The ENERGY STAR Connected Thermostat specification requires that the providers of the thermostats gather data about how the products are used in homes, to analyze and aggregate as a way of showing that their product saves most consumers energy. (EPA does not collect any information about single consumer's home, only averages over large groups of homes). Most of the products that can do this are WiFi thermostats, though thermostats that use other types of communications, like z-wave, can also be included.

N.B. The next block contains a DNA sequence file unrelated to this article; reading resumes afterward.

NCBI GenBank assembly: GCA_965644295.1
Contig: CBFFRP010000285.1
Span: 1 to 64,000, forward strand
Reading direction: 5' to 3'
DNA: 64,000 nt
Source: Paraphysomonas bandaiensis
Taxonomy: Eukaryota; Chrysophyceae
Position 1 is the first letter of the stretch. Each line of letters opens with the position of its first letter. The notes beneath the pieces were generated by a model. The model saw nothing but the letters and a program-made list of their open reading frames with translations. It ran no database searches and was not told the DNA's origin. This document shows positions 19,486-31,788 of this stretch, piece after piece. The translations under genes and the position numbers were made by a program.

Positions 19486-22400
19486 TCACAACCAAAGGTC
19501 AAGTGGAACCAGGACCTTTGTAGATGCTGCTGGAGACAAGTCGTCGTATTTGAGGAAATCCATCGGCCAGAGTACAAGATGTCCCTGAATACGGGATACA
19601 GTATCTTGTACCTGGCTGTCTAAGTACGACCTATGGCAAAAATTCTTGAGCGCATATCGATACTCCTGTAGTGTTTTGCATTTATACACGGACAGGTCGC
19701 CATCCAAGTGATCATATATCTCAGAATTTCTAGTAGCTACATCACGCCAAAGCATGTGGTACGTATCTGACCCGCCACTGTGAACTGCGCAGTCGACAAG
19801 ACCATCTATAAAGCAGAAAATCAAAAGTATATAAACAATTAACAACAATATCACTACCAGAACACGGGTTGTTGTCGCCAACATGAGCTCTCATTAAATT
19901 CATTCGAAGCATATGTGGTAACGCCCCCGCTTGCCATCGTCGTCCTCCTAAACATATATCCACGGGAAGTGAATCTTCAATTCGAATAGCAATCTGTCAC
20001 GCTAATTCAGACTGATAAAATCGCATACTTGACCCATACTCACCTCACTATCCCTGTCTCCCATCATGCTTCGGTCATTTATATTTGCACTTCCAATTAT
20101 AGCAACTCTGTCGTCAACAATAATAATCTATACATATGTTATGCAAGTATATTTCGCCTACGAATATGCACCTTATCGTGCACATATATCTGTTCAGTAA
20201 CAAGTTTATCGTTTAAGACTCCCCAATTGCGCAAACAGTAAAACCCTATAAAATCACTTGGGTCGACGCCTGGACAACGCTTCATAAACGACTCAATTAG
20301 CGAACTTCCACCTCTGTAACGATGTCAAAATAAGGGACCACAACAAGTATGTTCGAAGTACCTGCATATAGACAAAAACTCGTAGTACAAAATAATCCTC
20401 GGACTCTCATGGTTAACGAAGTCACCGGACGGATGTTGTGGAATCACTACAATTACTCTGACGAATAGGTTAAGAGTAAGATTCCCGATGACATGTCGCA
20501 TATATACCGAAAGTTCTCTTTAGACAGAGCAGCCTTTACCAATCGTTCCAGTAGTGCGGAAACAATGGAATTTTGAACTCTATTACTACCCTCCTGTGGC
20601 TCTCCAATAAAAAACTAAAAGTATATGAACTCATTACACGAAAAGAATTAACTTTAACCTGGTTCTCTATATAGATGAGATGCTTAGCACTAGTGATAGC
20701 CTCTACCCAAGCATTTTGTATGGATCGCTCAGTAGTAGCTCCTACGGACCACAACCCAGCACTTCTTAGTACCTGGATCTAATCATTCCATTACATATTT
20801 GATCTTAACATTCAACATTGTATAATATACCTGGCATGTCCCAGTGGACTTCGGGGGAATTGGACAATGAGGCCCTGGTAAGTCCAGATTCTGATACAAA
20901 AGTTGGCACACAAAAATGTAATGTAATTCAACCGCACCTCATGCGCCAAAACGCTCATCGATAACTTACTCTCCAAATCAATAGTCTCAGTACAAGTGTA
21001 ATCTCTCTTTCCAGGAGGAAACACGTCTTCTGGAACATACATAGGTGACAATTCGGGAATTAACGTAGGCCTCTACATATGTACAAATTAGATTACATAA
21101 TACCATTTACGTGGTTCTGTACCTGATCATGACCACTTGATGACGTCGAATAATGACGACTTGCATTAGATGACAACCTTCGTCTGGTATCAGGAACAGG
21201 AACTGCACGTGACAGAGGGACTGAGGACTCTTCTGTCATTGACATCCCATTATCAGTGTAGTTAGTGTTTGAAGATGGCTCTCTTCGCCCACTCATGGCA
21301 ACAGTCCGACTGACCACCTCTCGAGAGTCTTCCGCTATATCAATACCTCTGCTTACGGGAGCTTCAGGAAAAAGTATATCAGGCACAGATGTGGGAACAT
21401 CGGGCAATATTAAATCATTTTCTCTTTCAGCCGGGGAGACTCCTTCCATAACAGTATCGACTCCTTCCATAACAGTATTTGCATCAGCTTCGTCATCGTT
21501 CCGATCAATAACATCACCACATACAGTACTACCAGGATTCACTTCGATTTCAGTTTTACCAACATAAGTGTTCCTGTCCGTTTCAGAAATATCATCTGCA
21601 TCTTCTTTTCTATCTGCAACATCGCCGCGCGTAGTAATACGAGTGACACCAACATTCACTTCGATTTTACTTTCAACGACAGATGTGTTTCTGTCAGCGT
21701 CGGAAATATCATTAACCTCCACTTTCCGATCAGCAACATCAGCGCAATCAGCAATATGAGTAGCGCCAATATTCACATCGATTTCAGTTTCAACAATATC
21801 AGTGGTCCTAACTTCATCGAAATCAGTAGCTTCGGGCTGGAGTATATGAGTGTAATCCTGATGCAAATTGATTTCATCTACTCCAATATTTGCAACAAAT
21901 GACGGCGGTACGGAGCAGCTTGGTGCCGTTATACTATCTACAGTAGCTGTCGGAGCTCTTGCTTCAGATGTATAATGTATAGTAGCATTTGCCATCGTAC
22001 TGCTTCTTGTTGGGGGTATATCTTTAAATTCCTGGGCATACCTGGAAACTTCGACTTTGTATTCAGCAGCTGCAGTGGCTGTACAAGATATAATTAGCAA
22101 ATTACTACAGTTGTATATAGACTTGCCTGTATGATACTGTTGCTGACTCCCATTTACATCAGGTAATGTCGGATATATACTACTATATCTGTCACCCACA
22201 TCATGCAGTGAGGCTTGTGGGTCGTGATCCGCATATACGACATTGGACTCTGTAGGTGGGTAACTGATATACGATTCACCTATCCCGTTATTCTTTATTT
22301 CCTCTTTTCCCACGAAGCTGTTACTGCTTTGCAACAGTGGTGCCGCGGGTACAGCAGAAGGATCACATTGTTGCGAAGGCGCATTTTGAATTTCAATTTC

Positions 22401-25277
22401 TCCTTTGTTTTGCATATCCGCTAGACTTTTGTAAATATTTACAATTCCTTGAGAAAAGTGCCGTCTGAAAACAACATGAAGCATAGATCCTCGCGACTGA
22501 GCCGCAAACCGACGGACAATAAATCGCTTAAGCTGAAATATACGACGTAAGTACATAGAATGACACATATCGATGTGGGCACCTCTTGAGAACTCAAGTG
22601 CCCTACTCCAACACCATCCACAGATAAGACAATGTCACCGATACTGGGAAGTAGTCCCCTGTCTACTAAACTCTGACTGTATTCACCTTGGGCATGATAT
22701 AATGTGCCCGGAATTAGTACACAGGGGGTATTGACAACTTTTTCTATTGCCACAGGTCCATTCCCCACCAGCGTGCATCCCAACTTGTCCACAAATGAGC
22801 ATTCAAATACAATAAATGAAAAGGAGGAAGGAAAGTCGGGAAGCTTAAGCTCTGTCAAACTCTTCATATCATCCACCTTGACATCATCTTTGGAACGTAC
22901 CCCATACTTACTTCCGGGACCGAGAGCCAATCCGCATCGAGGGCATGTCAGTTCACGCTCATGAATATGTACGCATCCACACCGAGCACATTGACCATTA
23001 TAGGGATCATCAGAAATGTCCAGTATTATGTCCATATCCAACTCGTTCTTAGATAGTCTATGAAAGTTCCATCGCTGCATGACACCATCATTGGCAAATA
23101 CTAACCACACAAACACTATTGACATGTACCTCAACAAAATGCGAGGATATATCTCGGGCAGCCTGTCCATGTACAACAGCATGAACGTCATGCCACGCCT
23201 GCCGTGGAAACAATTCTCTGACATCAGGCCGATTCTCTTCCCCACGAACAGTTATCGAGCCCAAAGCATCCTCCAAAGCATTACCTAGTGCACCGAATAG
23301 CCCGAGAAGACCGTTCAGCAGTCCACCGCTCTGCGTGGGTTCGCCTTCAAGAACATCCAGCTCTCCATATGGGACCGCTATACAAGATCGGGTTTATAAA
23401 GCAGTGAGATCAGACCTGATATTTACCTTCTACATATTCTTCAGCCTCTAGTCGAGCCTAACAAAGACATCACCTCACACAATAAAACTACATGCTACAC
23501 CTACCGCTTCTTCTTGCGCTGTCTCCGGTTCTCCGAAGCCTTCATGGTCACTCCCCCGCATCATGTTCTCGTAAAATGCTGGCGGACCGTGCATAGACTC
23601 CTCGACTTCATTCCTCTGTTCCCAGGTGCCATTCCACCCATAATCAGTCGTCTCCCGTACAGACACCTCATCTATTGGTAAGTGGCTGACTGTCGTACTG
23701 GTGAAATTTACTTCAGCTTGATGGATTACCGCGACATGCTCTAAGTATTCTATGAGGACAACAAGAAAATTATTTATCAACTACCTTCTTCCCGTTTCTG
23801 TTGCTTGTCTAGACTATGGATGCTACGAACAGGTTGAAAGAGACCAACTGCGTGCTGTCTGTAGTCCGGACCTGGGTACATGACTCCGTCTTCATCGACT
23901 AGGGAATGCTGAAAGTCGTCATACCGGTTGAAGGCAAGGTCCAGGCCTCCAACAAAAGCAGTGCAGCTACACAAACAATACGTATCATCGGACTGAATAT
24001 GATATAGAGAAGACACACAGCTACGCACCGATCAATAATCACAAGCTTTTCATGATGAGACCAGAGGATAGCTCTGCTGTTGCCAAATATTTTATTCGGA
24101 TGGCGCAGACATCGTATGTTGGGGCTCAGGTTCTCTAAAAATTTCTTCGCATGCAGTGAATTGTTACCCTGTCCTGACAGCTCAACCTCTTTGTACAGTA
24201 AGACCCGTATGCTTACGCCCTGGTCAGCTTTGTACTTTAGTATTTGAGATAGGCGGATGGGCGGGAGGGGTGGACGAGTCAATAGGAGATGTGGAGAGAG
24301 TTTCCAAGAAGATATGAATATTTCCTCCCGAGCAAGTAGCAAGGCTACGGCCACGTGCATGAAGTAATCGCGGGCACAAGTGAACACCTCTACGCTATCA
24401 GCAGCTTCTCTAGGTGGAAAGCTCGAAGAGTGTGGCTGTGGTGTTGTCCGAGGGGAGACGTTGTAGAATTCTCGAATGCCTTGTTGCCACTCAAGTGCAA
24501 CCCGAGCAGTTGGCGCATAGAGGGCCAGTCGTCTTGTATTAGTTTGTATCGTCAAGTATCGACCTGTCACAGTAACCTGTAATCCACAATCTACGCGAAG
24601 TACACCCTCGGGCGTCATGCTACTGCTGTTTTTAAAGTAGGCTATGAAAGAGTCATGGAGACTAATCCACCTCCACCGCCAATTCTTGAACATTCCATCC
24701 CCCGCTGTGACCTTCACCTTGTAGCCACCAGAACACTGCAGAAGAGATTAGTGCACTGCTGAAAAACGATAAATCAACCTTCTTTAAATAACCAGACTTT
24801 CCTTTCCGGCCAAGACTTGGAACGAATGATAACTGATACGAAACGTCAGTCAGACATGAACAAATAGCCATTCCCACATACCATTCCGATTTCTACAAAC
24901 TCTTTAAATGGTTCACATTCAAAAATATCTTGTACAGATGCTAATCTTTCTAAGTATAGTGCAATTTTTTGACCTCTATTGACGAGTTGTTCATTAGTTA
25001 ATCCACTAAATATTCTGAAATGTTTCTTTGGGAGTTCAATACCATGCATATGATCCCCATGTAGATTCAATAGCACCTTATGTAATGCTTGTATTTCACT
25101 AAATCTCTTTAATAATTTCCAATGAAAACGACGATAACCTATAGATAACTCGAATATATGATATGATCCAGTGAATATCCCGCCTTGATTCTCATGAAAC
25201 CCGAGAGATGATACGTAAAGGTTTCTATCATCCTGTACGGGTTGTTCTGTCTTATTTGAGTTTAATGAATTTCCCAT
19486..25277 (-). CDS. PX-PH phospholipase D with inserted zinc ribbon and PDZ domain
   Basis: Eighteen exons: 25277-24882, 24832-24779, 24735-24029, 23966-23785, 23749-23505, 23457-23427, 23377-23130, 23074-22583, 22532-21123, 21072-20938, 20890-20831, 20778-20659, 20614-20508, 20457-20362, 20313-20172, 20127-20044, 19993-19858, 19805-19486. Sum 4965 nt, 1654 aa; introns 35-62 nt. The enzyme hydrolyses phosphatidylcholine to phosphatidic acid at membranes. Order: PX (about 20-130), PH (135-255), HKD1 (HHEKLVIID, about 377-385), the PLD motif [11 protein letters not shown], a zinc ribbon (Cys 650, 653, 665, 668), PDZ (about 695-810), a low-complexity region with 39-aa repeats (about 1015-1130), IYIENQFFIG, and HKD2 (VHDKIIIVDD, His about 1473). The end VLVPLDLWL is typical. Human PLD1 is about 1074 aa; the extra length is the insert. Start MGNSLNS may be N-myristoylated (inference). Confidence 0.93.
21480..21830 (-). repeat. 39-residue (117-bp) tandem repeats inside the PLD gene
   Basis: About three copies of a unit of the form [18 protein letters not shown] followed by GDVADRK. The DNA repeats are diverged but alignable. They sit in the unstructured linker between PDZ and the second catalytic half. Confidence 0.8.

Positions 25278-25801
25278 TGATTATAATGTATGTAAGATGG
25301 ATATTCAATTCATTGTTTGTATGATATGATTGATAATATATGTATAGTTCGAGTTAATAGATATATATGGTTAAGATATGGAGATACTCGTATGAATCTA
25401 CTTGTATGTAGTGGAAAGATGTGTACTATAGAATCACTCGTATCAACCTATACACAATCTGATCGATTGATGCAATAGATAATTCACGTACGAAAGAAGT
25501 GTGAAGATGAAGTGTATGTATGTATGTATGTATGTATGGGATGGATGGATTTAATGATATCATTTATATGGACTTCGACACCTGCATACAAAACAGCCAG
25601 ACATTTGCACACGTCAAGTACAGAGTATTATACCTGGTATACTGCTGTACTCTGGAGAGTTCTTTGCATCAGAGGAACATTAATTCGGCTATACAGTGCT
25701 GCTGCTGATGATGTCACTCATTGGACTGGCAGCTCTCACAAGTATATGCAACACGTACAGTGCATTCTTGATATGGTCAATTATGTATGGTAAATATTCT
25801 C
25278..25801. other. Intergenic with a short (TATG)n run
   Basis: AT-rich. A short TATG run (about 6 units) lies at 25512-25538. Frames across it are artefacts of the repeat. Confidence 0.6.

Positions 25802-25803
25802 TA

Most homeowners can save energy with programmable and manual thermostats, if they use them carefully. However, a long history of research eventually showed that most people didn't use them that way - so EPA stopped letting them earn the ENERGY STAR in 2009. In contrast, the results for connected thermostats, using information about how customers actually use them, demonstrate that the savings will largely be realized.